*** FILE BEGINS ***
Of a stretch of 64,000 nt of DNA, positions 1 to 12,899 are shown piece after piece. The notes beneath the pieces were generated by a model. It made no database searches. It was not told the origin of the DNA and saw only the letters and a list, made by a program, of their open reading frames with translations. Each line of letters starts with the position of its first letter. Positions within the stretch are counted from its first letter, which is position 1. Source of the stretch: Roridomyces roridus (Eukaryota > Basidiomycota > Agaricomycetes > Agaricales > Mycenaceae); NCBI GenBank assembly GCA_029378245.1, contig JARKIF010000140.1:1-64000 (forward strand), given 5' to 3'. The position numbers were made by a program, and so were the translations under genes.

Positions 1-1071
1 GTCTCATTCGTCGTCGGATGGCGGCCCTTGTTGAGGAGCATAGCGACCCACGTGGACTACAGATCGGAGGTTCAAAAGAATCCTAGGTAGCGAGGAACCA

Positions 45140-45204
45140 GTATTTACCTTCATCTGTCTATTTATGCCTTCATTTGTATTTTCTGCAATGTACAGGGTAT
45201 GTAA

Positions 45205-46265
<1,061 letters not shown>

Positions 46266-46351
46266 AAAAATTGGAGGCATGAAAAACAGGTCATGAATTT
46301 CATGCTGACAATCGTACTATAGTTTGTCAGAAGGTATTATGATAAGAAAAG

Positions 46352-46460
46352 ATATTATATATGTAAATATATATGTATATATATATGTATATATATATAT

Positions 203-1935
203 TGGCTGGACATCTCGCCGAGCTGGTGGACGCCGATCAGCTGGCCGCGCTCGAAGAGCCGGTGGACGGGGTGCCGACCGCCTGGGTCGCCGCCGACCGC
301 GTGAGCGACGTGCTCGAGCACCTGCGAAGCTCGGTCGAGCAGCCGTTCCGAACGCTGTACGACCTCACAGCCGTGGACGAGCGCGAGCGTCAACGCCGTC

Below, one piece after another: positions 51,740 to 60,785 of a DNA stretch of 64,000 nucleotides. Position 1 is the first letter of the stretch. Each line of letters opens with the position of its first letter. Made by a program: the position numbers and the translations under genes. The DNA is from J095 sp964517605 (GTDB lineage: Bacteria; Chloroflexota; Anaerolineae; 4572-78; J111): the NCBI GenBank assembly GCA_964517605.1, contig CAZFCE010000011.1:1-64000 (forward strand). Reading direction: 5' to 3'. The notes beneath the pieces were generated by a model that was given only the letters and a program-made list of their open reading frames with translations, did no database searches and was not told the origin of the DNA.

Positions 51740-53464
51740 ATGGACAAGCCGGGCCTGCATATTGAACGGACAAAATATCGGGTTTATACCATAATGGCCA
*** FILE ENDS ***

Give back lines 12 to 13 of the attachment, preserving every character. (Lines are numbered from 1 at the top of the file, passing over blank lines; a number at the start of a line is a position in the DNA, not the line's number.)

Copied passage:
Positions 46352-46460
46352 ATATTATATATGTAAATATATATGTATATATATATGTATATATATATAT